Bad weather happens to good travelers– so what's there to do if the rain pours, the winds howl, and the city of Berlin disappears in a shade of gray? Plenty! From first-class museums to oriental tearooms and tropical pools, here are ideas on how to make the most out of a day in Berlin, rain or shine.
01 of 07
Berlin is home to over 170 world-class museums, so treat yourself today of art and culture while staying dry. You could start at Museum Island, a historic ensemble of 5 museums, which showcase everything from the famous bust of Egyptian Queen Nefertiti, to European paintings from the 19th century. Check out some of the best and most popular museums of Berlin here.
02 of 07
Visit Berlin's TV Tower
One of Berlin's most famous landmarks makes for an ideal visit on a rainy day. This DDR era TV Tower (Fernsehturm) provides a view of gray Berlin while protecting you from the dreary elements.
03 of 07
Warm your soul with a glass of hot tea in the Tajik tearoom, set in a palatial building close to Unter den Linden. Leave you wet shoes at the door and get comfortable on the soft cushions at one of the low tables. The menu offers over 30 teas and Russian fare like borscht and blini. You can also take part in a Russian tea ceremony, which is complete with shots of ice cold vodka, a Russian samovar, fruit confections, and pastries. In winter, Russian fairy tales are read every Monday (6 p.m.)
04 of 07
Great for a rainy Berlin day with kids: Potsdamer Platz with its shiny modern architecture and the impressive dome of the Sony Center is a fun place to visit, with movie theaters, stores, restaurants, and a film museum. The biggest attraction for young visitors is the indoor theme park Legoland. Marvel at a miniature Berlin, which is made out of 1,5 million Lego bricks, and enjoy fun rides and adventure trails made completely out of Lego. The park also offers plenty of space for children to get creative and build their own Lego masterpiece.Continue to 5 of 7 below.
05 of 07
If you are longing for tropical temperatures, head to Tropical Islands, the largest indoor water park in the world; located near Berlin, the park is housed in gigantic dome that was originally built as an airship hangar. Here, you’ll find the world’s biggest indoor rainforest, Europe’s largest tropical spa and sauna complex, a tropical sea with 650 feet of sandy beach, and much more to keep the whole family happy.
Looking for a spa outside of the city? Refer to our guide to the Best Spas around Berlin.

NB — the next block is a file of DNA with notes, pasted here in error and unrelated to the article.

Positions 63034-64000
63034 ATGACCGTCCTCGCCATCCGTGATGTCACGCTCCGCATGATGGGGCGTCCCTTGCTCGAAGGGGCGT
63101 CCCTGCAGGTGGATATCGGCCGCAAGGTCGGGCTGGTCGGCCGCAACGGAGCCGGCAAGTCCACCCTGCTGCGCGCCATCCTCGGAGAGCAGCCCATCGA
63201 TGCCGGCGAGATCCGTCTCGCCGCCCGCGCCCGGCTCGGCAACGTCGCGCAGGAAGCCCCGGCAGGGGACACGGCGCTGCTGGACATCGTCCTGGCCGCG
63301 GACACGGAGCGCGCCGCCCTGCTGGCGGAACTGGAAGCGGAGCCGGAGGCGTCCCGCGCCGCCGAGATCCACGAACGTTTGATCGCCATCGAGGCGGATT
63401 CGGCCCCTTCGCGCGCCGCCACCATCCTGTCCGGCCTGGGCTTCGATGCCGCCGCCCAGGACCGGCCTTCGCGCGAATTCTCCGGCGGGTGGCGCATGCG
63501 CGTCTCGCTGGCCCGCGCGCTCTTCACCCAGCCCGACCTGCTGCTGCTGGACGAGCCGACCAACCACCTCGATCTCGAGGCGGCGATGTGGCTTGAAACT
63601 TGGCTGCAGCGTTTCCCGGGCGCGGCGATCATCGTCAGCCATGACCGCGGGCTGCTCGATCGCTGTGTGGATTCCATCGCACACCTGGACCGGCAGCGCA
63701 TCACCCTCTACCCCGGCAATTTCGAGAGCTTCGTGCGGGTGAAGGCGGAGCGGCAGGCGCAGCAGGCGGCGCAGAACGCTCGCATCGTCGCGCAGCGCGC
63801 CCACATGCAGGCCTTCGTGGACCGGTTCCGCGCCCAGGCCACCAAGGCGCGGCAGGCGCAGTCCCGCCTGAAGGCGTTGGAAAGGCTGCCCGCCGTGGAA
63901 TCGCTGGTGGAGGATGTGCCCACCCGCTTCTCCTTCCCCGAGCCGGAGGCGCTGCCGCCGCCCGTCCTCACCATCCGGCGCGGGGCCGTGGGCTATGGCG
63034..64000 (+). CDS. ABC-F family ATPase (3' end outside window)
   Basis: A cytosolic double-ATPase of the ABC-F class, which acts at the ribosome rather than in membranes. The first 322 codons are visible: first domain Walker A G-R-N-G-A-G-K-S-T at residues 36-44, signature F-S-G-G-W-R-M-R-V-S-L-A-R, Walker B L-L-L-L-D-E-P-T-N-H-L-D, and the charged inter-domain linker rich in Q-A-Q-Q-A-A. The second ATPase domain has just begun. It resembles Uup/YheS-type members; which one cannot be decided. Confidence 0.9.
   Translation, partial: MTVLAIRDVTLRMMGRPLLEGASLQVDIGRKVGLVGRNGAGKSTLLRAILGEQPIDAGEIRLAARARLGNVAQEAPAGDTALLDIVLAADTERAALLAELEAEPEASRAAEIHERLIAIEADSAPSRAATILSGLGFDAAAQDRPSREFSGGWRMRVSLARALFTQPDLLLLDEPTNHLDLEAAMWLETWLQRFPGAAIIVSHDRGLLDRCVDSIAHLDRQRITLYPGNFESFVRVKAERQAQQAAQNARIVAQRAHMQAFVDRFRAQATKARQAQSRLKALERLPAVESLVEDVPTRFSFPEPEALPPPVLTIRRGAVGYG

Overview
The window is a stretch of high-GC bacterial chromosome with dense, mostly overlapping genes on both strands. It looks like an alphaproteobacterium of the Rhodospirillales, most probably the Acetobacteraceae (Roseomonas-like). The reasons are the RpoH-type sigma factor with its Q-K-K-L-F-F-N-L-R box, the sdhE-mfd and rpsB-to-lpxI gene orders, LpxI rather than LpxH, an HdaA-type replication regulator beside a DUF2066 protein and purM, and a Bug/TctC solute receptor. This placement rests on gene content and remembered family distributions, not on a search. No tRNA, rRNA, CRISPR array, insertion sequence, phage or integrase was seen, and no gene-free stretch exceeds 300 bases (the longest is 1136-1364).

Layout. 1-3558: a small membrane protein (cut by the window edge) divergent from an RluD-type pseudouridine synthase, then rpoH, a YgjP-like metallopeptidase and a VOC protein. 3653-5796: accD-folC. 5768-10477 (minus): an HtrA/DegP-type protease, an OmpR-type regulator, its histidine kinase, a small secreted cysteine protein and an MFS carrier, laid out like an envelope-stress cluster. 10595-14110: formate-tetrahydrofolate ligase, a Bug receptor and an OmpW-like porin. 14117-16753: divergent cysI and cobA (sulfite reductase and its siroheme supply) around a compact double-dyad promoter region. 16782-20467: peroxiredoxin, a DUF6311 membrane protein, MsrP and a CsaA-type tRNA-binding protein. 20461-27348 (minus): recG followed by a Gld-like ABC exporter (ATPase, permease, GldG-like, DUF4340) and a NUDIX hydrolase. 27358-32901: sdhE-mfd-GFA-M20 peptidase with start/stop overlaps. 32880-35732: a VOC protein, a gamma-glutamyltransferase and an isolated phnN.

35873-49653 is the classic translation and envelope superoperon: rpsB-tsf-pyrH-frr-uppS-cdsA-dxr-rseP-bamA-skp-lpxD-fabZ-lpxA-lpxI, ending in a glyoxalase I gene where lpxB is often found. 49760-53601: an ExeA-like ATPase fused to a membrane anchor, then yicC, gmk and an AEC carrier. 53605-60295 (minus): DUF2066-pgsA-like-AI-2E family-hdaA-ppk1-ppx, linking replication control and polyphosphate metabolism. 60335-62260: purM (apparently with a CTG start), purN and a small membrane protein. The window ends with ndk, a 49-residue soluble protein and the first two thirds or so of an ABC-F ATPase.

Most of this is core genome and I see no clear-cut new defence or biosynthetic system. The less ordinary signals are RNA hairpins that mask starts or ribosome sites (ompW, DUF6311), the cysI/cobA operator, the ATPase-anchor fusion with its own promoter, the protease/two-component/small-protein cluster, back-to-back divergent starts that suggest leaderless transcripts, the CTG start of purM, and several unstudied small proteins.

Kick back in one of the most unique spas in Berlin: Liquidrom, close to Potsdamer Platz, offers everything your usual spa has – massage treatments, saunas, and steam baths, but the real reason to come here is the darkened dome with its warm salt water pool. Float through the water and enjoy soothing light reflections, as well as classical music and whale songs underwater, which play through speakers tuned to the salinity of the water.
Want more serious spas in the city? Refer to our guide to the Best Spas in Berlin.
06 of 07
Shopping in Berlin
A rainy day is the best excuse for going shopping. Head to Kadewe ("Kaufhaus des Westens") on Kurfuerstendamm; opened in 1907, it is the largest department store in Continental Europe and Berlin's answer to Harrods in London. Spread over 8 floors, you can get everything from designer labels, and jewelry, to cosmetics; don't miss the legendary gourmet department on the top floor. Another great department store is Dussmann's on Friedrichstrasse, which offers the best selection of music, stationery, and books (also in the English language) in Berlin. Down the street is Gallery Lafayette, which offers everything French; fashion, cosmetics, and of course French delicacies (more than 2000 oysters a week are eaten here).
07 of 07
If it’s raining, why don’t you just go underground? The Berliner Unterwelten Association is dedicated to the documentation and preservation of Berlin’s subterranean architecture and offers access to the hidden worlds below the streets of the German capital. You can take underground tours into World War II bunkers, air-raid shelters, forgotten subway lines, and ghost train stations.